Don’t worry if you’re way over the average. There are a number of factors:

  • The type, size, location and age of your home
  • The levels of wall, floor and loft insulation
  • The external wall area and windows area
  • The efficiency of the appliances and lighting
  • The occupants behaviours and use of the home

Step 2: Adapt behaviour

You should probably figure out whether changing behaviour can have a massive difference to your energy bill before going to great expense on making improvements. Here’s some top recommendations from the Energy Saving Trust [1]:

  • Turn devices off stand by (saving £30 a year on average).
  • Switch devices off standby saving £30 a year.
  • Use devices in your kitchen more effectively by cutting back on washing, boiling only the water you need in your kettle and cutting back use of washing machine.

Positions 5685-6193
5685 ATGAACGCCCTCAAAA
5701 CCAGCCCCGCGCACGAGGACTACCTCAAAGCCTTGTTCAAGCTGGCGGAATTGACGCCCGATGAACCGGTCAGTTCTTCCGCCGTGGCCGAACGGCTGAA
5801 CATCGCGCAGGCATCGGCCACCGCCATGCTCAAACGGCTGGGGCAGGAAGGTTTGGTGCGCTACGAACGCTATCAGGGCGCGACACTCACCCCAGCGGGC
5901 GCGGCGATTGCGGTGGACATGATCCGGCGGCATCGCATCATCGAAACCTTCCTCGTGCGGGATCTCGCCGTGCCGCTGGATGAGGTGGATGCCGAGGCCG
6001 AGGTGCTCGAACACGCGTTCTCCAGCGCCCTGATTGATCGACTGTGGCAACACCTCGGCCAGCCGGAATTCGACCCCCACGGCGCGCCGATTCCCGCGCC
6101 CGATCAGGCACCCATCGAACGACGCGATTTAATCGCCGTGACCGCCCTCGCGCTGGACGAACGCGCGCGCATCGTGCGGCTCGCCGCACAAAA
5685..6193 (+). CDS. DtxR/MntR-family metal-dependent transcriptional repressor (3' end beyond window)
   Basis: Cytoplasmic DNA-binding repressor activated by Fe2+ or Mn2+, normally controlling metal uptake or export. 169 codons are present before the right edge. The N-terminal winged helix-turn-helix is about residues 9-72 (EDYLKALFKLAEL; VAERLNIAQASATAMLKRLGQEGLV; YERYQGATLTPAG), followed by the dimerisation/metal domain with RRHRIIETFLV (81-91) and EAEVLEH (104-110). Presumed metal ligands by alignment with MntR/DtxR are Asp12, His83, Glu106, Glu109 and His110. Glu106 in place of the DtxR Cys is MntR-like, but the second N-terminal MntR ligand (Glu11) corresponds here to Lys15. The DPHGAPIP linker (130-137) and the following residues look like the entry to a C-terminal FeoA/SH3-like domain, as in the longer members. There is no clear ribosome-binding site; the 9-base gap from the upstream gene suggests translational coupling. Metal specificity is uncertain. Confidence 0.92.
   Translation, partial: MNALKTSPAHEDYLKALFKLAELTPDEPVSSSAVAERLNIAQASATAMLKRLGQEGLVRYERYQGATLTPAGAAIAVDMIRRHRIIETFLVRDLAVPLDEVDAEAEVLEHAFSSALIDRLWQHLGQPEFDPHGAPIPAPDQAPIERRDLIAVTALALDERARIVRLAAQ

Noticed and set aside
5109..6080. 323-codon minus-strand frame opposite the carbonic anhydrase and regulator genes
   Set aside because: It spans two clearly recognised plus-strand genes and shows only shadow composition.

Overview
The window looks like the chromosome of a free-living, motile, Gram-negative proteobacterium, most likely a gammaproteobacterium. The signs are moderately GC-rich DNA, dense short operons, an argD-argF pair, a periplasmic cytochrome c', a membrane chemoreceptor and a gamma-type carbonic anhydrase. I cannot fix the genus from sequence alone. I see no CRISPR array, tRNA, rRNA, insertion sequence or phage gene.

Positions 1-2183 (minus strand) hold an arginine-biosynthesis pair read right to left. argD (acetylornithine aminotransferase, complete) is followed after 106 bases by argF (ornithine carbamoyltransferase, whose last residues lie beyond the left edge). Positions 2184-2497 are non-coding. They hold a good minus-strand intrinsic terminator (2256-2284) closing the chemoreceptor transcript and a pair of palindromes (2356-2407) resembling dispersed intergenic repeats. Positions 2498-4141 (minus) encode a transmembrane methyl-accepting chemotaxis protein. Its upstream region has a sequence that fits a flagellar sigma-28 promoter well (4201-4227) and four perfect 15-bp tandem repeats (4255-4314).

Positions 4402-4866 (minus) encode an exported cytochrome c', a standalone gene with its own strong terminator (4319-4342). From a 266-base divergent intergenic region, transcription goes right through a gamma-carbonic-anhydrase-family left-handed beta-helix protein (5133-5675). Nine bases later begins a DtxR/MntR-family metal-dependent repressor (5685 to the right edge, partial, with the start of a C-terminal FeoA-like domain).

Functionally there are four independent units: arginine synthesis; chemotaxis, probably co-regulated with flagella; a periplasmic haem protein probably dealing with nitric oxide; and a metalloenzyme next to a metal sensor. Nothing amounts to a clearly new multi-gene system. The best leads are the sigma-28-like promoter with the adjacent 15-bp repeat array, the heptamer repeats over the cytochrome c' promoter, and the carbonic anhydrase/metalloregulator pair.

• Get in control of your heating; ensure heating is only on when you’re there and keep the heat at a minimum.

Step 3: Install low cost tech and draft proof

You may want to install low cost technology and draft proof to see what impact it has on your overall bills. It could make quite a significant difference and is a good step to take before making more significant investment:

  • Install LED light bulbs in your home - cost £100 for an average household with a £35 a year pay back [1}
  • Install a water efficient shower head and spend less time in the shower saving up to £80 a year [1]
  • Draft proof windows, doors, floor boards, skirting boards, and install a chimney draft excluder, costing £200 if done professionally, but saving you £20 a year [1]